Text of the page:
“I believe that CG is a wonderful medium. It’s a new paintbrush, a new way to work, a new canvass. But it’s not an end-all. Story is the end-all,” says Asbury. “There have been CG films go out there and not succeed because their stories were not good. We have a couple of 2D films that don’t do well and people forget that last summer we had a 2D film do quite well Lilo & Stitch. And Tarzan was not that many years ago. I believe that if Tarzan were released today, it would be a massive hit.”
Former Disney animator and Titan A.E. director Don Bluth disagrees. “It seems like nowadays, the whole industry is dictated by the marketability of a project and most of anything out there that’s been making box office is CG,” he observes. “Until there is a distributor that will say ‘I would love to distribute a 2D film,’ no one’s going to make one. The audience has an insatiable appetite to see something new and something they can really get into and feel like it’s real.”
Echoing that statement is Aladino Debert, head of CG at effects house Radium. “As far as feature animation, I don’t think 2D has much of a future to be quite honest,” he says. “Based on the string of failures we’ve had in the last few years, people are just not interested so much in 2D animation these days. The studios are making no money with them. Doing features in 3D ads extra pizzazz, so to speak. People are more interested because theyre in fashion theses days. Right now there are so many 3D features in production. What’s going to happen, after the novelty effect wears off a little, is it’s going to come down again to storytelling.”
When it comes to good storytelling combined with great visuals, Pixar seems to have the market cornered. Tony Mills, a Fire artist for Minneapolis-based Hi-Wire, asserts, “I think that anything Pixar has done is an exception to the rule. Honestly, they’ve done nothing but very carefully craft those projects. They’ve set such a high standard that they really stand out from the crowd. Other companies have made other all-animated features but I think a lot of them rode the coattails of Toy Story‘s success. That film was very groundbreaking and set the benchmark for appreciation of CG as a full-length feature form of entertainment.”
Asbury points out that while good storytelling is a starting point, there are other factors that contribute to the success or failure of a film, like the timing of a movie’s release and what it’s released against.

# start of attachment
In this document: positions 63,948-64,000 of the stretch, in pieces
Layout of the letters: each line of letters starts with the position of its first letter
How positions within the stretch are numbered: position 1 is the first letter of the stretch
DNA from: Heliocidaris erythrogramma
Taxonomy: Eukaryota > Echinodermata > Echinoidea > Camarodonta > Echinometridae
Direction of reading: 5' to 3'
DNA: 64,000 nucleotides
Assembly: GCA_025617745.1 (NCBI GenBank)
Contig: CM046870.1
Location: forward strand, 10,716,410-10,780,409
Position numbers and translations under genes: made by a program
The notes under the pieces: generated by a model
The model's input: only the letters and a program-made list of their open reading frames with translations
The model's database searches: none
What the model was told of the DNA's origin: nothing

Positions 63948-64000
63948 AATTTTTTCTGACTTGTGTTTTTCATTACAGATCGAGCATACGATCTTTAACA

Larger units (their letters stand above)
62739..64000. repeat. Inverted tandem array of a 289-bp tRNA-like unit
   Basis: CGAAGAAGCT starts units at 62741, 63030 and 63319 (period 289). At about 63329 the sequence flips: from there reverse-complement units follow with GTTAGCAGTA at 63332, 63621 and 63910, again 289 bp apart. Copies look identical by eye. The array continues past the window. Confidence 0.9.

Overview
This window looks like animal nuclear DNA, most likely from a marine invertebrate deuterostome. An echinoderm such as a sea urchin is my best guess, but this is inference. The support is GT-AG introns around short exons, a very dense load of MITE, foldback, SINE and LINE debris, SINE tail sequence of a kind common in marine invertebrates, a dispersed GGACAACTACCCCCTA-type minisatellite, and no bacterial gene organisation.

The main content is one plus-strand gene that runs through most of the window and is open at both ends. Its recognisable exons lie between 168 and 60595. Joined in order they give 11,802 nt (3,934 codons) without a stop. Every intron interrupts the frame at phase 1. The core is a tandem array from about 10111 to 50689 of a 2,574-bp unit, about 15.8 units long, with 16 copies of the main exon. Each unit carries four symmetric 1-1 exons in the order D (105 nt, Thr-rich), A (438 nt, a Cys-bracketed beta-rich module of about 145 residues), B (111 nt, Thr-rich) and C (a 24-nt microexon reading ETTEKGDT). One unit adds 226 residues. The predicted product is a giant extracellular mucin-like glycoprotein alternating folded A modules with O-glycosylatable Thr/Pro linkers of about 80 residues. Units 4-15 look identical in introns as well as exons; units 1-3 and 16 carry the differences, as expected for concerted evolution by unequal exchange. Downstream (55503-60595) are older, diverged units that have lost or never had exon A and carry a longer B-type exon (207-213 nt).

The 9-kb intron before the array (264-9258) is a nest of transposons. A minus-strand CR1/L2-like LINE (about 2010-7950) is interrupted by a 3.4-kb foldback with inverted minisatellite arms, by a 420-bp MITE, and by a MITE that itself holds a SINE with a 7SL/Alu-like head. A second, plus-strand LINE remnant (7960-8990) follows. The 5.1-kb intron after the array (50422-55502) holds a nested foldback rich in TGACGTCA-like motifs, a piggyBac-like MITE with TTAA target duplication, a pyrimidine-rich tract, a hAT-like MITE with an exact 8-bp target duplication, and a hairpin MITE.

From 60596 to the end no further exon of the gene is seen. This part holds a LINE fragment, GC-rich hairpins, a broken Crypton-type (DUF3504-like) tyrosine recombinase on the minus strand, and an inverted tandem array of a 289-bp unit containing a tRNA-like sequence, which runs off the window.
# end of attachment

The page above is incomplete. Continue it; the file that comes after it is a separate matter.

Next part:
“I can’t explain why a movie is not a hit any more that I can explain why a movie is a hit,” Asbury notes. “There are plenty of movies that have great character and great stories that aren’t box office bonanzas. That’s true in live-action. I think that because there are so few animated films being made, they’re in some kind of spotlight, under a microscope. Some of my favorite movies were not box office hits when they were in theaters. People forget that It’s a Wonderful Life was buried for years because nobody saw it. What’s not a hit now may be a classic years from now. I think one of the great tragedies happening in terms of popular filmmaking across the board, live-action and animation, is the emphasis put on box office.”
As a media outlet that reports on box office, we can’t say that our hands are clean on this issue. But unlike the general media, we cover all aspects of the industry, not just who raked it in and who got raked under. When every news outlet only pricks up its ears to the animation industry when receipts come in, it’s no wonder studio heads get nervous and make rash decisions concerning their animated output.
Tomorrow, we’ll take a look at the studios and focus on the decision makers with the power to make or break 2D. What do the studio execs have to say? What do the independent producers have to say about them? All that and more as we continue our look at 2D: Dead, Dying or Just Napping?